The best way to ensure Dispose gets called is to wrap the object in a using block, which is basically compiler magic for a ...
The query feels tortured because SQL is designed to work with sets of data. You're using SQL like an ordinary programming language, trying to turn tables into scalars, and embedding special values in the query rather than storing it as data.
I recommend that you create and populate a ConfigurationDefaults table that is analogous to your Configuration table....
If you write the query where you first order by rank and then by age, you will get a better result, and you should be able to get rid of part of the where statement, which I would think would make the query a little faster.
SELECT TOP 150
ROW_NUMBER() OVER (ORDER BY Users.Reputation DESC) AS Rank,
Users.Id as [User Link],
Your query is well structured, and consistent, but there is one issue you have failed to incorporate.... not all bad questions have a user. When questions are migrated, or there's a user deleted, the question may have no link back to the Users table.
This requires an Outer Join to Users.
Additionally, I have found that CTE expressions are fantastic for ...
There are two problems with this that are immediately apparent:
You are executing arbitrary SQL. This is a SQL Injection flaw. You'll want to use parameterized queries.
You are catching an exception and doing nothing with it. Malformed SQL, integrity constraint violations, or database connectivity issues will be swallowed, causing failures in your ...
Not utterly wrong, but
q.PostTypeId = 1
AND a.PostTypeId = 2
are superfluous. The only post types with a non-null value in ParentId are answers (see the Database schema documentation), and their values are the ids of questions, so the join already takes care of this.
I'd slightly misunderstood the objective of the query at first, because questions ...
I think overall your code is good! Nothing stands out as being particularly inefficient.
I find your keyword formatting to be inconsistent: I see declare and Select and DATEDIFF etc. While it is true that SQL is not case-sensitive, it is a good practice to be consistent. Just pick your favorite one and stick to it.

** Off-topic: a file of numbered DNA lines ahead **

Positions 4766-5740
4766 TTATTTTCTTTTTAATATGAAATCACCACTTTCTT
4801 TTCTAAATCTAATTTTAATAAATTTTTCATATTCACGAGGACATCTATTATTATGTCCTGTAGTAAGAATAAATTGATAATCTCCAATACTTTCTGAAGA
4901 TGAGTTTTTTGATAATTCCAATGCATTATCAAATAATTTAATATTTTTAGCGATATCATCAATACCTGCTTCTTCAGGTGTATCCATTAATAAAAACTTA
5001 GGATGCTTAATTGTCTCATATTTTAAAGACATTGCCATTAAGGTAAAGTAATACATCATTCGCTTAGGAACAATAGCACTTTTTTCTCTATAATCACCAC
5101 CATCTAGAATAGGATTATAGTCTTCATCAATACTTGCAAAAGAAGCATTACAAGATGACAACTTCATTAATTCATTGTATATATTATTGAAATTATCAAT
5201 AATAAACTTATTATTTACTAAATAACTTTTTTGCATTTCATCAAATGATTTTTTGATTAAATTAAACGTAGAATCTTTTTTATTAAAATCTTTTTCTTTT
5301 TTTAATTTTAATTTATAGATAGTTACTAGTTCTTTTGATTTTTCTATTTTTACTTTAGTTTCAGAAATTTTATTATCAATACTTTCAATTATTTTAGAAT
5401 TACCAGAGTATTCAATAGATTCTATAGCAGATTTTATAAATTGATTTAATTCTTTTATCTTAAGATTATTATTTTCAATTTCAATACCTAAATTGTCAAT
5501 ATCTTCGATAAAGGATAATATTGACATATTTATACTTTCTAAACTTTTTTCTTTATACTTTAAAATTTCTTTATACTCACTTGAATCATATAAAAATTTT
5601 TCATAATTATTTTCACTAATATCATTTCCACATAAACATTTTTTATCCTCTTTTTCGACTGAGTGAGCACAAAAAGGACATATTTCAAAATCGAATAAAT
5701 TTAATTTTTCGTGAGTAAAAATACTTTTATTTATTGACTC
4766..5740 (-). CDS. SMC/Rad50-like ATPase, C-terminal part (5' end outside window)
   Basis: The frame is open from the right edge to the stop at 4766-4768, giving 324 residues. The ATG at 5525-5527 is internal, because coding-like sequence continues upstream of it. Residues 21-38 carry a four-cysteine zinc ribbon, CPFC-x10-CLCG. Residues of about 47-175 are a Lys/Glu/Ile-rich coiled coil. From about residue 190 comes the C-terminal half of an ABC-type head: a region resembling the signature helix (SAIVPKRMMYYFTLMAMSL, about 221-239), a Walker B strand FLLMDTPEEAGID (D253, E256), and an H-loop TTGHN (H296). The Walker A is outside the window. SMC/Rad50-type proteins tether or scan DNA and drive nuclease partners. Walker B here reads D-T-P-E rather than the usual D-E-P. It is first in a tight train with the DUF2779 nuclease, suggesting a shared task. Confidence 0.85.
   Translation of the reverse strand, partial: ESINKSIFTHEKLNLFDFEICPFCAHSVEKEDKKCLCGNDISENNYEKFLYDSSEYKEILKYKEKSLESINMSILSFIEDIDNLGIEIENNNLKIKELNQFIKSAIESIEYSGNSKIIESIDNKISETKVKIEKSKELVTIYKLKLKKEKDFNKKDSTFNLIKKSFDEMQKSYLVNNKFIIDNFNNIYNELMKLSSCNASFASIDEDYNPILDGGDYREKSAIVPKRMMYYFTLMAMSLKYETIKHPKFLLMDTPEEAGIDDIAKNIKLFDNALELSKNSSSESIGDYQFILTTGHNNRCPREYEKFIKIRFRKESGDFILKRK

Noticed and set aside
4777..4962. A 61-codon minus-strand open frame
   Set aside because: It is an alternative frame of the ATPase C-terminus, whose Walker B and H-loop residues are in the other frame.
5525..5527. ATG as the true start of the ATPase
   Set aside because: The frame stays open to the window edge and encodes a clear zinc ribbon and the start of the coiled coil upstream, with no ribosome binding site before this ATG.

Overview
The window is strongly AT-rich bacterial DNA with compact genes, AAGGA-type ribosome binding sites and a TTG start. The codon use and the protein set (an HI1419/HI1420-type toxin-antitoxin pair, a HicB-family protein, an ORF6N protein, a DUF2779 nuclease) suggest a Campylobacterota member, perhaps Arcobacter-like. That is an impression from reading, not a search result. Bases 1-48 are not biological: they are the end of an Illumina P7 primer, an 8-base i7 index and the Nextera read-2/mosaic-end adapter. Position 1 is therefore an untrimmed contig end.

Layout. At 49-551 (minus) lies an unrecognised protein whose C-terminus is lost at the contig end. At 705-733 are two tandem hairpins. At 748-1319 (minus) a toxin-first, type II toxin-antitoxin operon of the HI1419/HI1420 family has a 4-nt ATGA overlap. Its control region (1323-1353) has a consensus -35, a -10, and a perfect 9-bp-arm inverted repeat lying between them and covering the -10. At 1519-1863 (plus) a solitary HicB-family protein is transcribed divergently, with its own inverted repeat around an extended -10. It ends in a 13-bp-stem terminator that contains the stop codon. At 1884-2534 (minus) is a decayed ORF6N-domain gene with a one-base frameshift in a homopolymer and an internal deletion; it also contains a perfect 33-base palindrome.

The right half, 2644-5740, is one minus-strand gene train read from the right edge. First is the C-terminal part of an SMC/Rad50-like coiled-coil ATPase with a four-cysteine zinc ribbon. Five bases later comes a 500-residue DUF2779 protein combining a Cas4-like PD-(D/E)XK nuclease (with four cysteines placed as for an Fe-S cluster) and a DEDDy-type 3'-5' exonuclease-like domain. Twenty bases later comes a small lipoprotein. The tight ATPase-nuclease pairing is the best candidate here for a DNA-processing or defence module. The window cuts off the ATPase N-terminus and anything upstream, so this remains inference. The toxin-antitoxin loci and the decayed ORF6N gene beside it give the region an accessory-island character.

From Posts Q, ...
Constants in .NET should be named using PascalCase. See c-sharp-naming-convention-for-constants
Your const string selectSatement = @"INSERT INTO Payment..." should be better named InsertStatement to also reflect that it is an INSERT and not a SELECT.
var first = 0;
var payInfo = list[first];
As the value of var first won't be changed, you ...
-- Number of weeks must not go into the future, hence the following:
SET @weeks_ago = (CASE WHEN @weeks_ago >0 THEN -@weeks_ago ELSE @weeks_ago END);
This boils down to taking the absolute value of the given parameter, so it could be simplified to:
SET @weeks_ago = abs(@weeks_ago)
I would expect the query to return 0 rows for invalid parameter values ...
Security issues are covered, so just a bit on the code itself.
You have three nearly identical pieces of code, inside a switch-statement. That seems to be a code-smell. Apart from that, I'm missing a default case. What happens if a user logs in before you have assigned a role? He gets an empty screen, or an ugly error message?
How about creating a(n ...
I have looked at this query/report, and from the beginning I figured it must be missing something. I looked through the SQL, and can't identify it off-hand, so I figured I would build my own query, and see how they compare. The results I got are very different... :(
Edit: Found the problem
You cannot chain two outer joins.... Consider the query for the ...
For better extensibility, the methods in that class shouldn't be calling each others the way ToLongParameter is calling ToIntegerParameter. Also instead of hard-coding the type
Private Type TypeMappings
BooleanMap As ADODB.DataTypeEnum
ByteMap As ADODB.DataTypeEnum
CurrencyMap As ADODB.DataTypeEnum
DateMap As ADODB.DataTypeEnum
A couple of things to think about while writing your query....
ALTER PROCEDURE [stimulator].[GetLastMessages2]
@atLeast int = null,
@lessThan int = null,
@lastHourLessThan int = null,
@hourFactor int = 24,
@lastXHourLessThan int = null,
Keep in mind that this query only gives the time to first answer for questions that received an answer. Questions that never received an answer have an infinite response time, in ...
Stylistically I'd declare variables just like in program code: Each on a single line.
Also your nested Select seems a little forced and cramped, as well as the calculation code. You maybe want to add a little whitespace there ;)
Well now now, I actually wouldn't want you to get a Mug, but I'd want one myself...
How many mugs would have to ...
-- NumberWeeks: Number of weeks to go back
-- DATETIME VARIABLES
DECLARE @today DATETIME;
SET @today = CURRENT_TIMESTAMP;
DECLARE @weeks_ago INT;
SET @weeks_ago = ##NumberWeeks:int?4##;
The comment about the number of weeks should be much closer to the declaration.
A better variable name would eliminate the need for this variable entirely.